Colts owner Jim Irsay was arrested Sunday night and charged with operating a vehicle while intoxicated, along with four felony counts of possession of a controlled substance. But this isn't a surprise, at least to read the Indianapolis Star on Monday.
A source told columnist Bob Kravitz that Irsay is "a sick, sick man" who "desperately needs help." And Kravitz adds: "For years, Colts insiders have known that Irsay was struggling again with drugs. For years, they fought to get him into rehabilitation. At the very least, they fought to get him a driver in the hopes of keeping away from getting behind the wheel."
More from Kravitz:
The Colts have been cleaning up Irsay's messes for years now. Time and again, Irsay dismissed the concerns of his close friends and confidantes, even if his increasingly gaunt physical appearance sent up red flags throughout the community.
I asked him two months ago about his weight loss, which has brought him from 235 pounds to 165 pounds, and he insisted that the doctors wanted him to lose weight to keep the strain off his troublesome back and hip.
Back in 2002, Irsay admitted to abusing prescription painkillers.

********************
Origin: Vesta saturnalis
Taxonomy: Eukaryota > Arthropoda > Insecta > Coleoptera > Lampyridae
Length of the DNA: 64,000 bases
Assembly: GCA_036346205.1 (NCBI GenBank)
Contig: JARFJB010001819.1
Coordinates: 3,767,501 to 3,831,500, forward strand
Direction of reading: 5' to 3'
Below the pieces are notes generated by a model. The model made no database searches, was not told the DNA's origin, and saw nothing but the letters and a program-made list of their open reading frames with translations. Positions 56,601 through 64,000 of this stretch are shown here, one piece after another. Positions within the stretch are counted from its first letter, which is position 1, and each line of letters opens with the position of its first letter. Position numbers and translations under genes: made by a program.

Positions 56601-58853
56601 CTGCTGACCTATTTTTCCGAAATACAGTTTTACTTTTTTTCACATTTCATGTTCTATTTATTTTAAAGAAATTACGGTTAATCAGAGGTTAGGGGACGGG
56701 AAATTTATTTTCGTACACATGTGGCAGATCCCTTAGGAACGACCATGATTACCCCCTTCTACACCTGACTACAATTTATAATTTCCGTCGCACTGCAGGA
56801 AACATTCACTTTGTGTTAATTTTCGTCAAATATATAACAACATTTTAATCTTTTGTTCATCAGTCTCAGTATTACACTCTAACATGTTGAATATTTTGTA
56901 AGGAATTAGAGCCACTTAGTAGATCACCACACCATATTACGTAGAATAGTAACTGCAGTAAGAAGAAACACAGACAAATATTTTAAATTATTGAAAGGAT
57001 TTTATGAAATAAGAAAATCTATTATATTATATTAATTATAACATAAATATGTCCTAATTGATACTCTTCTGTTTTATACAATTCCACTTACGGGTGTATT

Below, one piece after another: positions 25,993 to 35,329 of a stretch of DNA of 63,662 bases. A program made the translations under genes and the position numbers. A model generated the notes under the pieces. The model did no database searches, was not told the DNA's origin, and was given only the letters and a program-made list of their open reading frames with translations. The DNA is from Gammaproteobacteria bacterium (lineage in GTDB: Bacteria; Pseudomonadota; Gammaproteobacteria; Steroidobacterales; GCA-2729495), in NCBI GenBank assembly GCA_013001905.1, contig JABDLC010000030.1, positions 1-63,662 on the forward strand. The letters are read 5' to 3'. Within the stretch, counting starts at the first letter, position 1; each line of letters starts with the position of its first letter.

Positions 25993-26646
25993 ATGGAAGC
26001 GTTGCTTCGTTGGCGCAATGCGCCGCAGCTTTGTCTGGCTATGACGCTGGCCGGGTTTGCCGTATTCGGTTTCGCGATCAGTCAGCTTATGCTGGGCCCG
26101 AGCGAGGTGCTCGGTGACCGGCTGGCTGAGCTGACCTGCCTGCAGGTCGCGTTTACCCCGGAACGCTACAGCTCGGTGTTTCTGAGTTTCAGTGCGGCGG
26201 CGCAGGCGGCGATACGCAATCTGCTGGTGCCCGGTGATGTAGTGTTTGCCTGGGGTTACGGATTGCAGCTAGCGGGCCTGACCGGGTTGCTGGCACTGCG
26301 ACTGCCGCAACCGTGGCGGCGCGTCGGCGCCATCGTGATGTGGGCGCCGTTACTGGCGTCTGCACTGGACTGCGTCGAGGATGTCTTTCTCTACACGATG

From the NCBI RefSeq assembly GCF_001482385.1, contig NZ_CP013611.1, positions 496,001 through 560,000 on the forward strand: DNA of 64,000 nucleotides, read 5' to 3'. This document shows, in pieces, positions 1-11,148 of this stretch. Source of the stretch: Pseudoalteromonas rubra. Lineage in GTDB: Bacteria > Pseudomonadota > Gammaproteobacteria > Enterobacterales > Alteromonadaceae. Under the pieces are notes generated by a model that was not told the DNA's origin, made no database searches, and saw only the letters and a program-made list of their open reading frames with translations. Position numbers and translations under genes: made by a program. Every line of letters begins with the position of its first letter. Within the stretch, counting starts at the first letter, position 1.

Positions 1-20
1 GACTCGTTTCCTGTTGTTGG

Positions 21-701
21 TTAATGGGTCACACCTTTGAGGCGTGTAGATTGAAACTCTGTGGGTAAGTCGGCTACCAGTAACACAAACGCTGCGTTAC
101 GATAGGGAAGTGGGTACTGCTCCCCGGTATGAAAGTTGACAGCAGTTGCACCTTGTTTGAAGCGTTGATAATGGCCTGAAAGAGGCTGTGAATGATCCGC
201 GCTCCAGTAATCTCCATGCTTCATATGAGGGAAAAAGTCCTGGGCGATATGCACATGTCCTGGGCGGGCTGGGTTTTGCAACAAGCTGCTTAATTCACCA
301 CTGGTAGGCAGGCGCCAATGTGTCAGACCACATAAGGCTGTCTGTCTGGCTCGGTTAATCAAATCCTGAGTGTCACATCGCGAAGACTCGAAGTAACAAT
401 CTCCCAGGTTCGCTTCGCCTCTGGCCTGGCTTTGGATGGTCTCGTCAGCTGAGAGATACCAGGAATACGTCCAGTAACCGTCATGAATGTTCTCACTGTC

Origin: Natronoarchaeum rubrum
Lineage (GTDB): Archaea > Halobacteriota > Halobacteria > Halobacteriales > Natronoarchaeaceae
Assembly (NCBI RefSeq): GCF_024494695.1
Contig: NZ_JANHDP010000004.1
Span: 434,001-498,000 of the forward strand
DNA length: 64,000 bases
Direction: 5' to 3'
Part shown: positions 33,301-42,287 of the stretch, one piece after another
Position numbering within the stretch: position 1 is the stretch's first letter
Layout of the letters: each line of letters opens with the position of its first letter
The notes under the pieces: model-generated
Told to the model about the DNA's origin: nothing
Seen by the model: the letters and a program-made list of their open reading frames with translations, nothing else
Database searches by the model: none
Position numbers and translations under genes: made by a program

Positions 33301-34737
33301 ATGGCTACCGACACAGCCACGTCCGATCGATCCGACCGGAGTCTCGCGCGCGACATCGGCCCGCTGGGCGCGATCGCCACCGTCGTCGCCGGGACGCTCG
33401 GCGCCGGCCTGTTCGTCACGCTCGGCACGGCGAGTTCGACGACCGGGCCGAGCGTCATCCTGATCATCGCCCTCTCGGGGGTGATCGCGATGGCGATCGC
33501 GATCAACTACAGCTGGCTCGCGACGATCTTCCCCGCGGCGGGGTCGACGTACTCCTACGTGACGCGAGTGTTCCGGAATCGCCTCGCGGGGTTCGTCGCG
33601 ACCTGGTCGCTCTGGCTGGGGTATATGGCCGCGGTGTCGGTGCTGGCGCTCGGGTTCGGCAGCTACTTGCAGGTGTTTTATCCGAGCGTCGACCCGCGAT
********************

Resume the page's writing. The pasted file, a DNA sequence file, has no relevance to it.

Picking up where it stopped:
“After several years of orthopedic operations and procedures, accompanied by long bouts of chronic pain, I became dependent on prescription pain medications,” he said at the time. “I have successfully dealt with my dependence and my chronic pain issues. This has been a personal journey, and I ask that my privacy, as well as that of my family, be respected on this health issue.”
Now Irsay will almost certainly face discipline from the league office for violating the personal conduct policy, which applies to everyone, not just players.
“All persons associated with the NFL are required to avoid ‘conduct detrimental to the integrity of and public confidence in the National Football League,'” the policy states, via PFT. “This requirement applies to players, coaches, other team employees, owners, game officials, and all others privileged to work in the National Football League.”
Meanwhile, Irsay faces more pressing issues.
Based on conversations with team officials and friends, Kravitz writes that the Colts owner "is a man fighting for his life."
"Get some help, James," Kravitz continues. "Please, get some help."